Changes Brewing Thanks to New Delaware House Bill

Bowditch & Dewey

A new law in Delaware sheds some light on potential changes that could benefit many of the most popular breweries in Massachusetts. Delaware House Bill 373 was signed into law on June 7th, allowing craft breweries—as well as distilleries and wineries—to sell, for consumption onsite, beverages produced by other Delaware craft entities. The new rule opens the door for smaller breweries that may only produce a limited range of styles or products to expand the range of offerings in their tap rooms.

In Massachusetts, a large percentage of craft brewers hold a farmer-brewery license, which prevents them from selling another brewery’s products. Under Mass. Gen. Law Chapter 138, Section 19C, farmer-brewers may self-distribute bottles or cans directly to consumers, liquor stores, or restaurants, and may also apply for a Farmer-Series Pouring Permit under Section 19H to serve pints in their tap room. However, this only extends to beer produced by the brewery itself, or to beer produced on its behalf and sold under its brand name.

Pub brewers, licensed under Section 19D, are in a slightly different situation, in that they may sell draughts of both their own beer and that produced by other brewers, as long as more than half of the beer they sell is their own. However, pub brewers do not enjoy the same distribution benefits as farmer-brewers, in that they cannot sell directly to restaurants or liquor stores, and must instead contract with a wholesaler for distribution.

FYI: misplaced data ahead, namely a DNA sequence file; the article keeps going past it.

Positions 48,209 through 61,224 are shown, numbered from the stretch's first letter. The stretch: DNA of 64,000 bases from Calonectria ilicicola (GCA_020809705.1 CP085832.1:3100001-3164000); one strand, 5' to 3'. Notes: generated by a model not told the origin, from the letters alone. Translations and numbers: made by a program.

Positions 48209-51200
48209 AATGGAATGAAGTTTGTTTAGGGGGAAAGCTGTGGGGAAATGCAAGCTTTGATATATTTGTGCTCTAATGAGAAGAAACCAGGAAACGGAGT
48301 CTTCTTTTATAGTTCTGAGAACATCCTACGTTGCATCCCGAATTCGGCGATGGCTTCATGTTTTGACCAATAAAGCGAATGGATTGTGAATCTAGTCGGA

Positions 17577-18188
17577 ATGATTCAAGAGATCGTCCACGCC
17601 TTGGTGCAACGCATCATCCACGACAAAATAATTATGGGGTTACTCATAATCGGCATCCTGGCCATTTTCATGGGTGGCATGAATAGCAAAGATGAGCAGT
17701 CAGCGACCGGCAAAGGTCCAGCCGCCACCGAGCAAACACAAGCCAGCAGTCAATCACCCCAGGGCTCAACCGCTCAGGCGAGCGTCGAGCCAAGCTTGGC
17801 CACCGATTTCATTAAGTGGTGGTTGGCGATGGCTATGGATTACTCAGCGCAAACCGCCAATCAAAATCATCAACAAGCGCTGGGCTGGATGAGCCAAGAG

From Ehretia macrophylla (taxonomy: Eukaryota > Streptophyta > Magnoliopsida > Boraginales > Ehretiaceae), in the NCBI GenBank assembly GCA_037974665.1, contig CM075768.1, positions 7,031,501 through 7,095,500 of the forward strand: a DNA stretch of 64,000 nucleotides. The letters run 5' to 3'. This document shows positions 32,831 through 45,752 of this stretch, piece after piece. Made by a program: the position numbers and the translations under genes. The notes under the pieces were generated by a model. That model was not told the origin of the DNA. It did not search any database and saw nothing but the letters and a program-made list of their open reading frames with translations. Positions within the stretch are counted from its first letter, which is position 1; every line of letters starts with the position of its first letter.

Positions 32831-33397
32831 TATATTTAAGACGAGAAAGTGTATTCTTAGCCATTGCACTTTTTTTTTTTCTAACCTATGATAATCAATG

Introducing a new law like that of Delaware could prove to be of great use to craft breweries, especially those holding a farmer-brewery license. Instead of being limited to only beers actually produced by the brewery, the business could feature an entirely different style made by a brewery across the state. It could even offer local wine or liquor to those who might not prefer whatever happens to be on tap, allowing breweries to make their tap rooms more accommodating and appealing to a larger crowd.

Although this law is only in effect in Delaware, it should serve as a reminder to craft brewers to keep an eye on the legal landscape across the country, as oftentimes changes that gain momentum in other states can reverberate back home. This is one such adjustment that many in the Commonwealth would surely welcome.

DISCLAIMER: Because of the generality of this update, the information provided herein may not be applicable in all situations and should not be acted upon without specific legal advice based on particular situations.

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